View all notes Yet beyond CSR as organisational risk management in precarious environments 21 View all notes there is value in firms building relations and long-term legitimacy and creating value for local communities. Zandvliet and Anderson, Getting it Right.

View all notes In establishing mutually beneficial relationships — or shared value 23 View all notes — between companies and civil society, open engagement and mitigating negative socio-environmental impacts is central. View all notes These relationships underpin the SLO, where companies establish legitimacy, credibility and trust with local communities 25 Dare et al.

View all notes through activities including social programmes, basic service delivery, vocational training, and local development or infrastructure projects.

Wayne Visser

McNab et al. Yet the potential for CSR to address conflicts and deliver societal benefits varies depending on underlying logics.


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Berger et al. View all notes CSR may be explicit, where firms expressly internalise their responsibility for societal interests, or implicit where firms simply deliver the mandatory and customary obligations of corporate actors. View all notes Impact also depends on how strategies are implemented at the global and local levels or within companies, as well-designed and intentioned CSR portfolios may in certain cases carry little weight in the firms overall strategic decisions. Given this, CSR activities are often criticised as a branding or greenwashing activity that fails to meaningfully create positive impacts for local communities, and even as an action which may shape further conflicts.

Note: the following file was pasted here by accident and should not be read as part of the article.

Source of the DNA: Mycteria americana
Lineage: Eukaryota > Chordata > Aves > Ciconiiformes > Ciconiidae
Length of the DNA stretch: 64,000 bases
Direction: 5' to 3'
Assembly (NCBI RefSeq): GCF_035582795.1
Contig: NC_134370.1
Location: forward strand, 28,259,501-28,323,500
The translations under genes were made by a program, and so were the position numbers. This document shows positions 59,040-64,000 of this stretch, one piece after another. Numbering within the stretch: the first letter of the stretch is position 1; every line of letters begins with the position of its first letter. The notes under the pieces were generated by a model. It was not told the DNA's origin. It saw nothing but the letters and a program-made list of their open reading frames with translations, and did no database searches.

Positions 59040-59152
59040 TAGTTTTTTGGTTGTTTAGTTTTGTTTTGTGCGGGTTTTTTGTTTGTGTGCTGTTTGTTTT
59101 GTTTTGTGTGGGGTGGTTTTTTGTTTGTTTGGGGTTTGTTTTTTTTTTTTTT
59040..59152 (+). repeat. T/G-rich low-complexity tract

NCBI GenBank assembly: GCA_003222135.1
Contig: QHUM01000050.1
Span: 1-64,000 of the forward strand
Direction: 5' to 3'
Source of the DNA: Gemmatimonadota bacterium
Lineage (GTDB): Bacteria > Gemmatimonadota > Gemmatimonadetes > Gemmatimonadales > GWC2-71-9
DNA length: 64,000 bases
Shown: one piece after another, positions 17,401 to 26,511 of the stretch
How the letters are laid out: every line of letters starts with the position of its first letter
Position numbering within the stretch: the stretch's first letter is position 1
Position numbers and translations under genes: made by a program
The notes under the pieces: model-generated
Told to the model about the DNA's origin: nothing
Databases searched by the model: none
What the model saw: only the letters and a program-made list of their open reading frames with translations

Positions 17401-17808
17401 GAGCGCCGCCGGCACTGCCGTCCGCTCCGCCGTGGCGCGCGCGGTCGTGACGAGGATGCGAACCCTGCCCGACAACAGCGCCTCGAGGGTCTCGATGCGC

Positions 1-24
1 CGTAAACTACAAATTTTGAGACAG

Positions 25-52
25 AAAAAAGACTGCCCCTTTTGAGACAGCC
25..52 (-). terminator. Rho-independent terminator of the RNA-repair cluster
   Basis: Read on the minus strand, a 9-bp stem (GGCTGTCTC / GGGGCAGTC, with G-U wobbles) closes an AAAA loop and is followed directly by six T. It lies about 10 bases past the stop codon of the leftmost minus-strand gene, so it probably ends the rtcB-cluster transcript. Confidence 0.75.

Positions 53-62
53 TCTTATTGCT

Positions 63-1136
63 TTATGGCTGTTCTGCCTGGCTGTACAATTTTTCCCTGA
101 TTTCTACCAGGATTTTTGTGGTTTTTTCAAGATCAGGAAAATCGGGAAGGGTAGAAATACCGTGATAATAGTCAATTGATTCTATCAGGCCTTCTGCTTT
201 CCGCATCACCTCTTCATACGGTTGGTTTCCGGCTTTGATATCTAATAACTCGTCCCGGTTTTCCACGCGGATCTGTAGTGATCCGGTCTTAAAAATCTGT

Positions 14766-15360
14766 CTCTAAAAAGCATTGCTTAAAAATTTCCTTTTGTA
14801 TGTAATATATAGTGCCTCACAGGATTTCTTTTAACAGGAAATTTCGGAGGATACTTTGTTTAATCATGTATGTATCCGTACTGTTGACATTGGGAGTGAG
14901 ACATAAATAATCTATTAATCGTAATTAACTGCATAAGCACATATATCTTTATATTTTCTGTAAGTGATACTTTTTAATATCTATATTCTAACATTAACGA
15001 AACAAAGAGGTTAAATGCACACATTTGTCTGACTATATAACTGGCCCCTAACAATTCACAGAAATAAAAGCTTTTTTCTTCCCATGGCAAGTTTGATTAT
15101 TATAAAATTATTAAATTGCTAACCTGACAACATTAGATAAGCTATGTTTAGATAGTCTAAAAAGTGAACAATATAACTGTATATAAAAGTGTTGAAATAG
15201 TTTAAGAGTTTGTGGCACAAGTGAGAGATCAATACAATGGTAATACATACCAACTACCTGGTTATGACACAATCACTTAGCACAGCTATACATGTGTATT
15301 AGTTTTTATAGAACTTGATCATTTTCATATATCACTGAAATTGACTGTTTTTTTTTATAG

View all notes However, while firms often do not properly internalise costs of social conflicts, 30 View all notes CSR activities are core to their successful long-term operational strategies 31 View all notes and are central to how businesses can contribute to prosperous and peaceful societies. This case examines trajectories of resources companies Vale and Hydro in Barcarena municipality Figures 1 and 2.

Location of Barcarena. Figure 2. Map of industrial facilities and communities in Barcarena. In the late s, the Brazilian state-owned utility Vale was established in Barcarena. Numerous EI companies and associated services followed in subsequent years. Vale was privatised in , becoming one of the largest extractive companies in the world.

In examining these companies, we use a qualitative case study methodology with a semi-structured interview design. As methodological challenges abound in studies of business—society relations, 33 Crane et al. View all notes there is considerable scope for qualitative methodologies to elucidate motivations, intentions, perceptions and mechanisms underlying business—society interactions.

View all notes Moreover, this strategy is suitable for engaging with management stakeholders about business strategies, impacts and challenges, and with vulnerable populations to elaborate on socially or politically contentious topics. Rather than testing specific hypotheses, our approach identified perspectives of relevant populations and built a narrative from their responses focusing on the drivers of social conflicts between EI companies and civil society in Barcarena; and how CSR approaches intersected with these. In applying this methodology, research findings emerged through a consensus of voices over multiple field visits and interviews.

Over four field visits to Barcarena in and we conducted semi-structured interviews with approximately respondents. These included current and former CSR staff with Hydro , employees at Alunorte who had worked under both Vale and Hydro , community leaders, local municipal politicians, academics, NGO leaders, and community residents. We also consulted key strategy documents related to company policies and procedures to CSR, community outreach documents, and reports from local NGOs. Purposive sampling identified managerial interviewees at Hydro in Norway and Brazil and expanded using snowball techniques.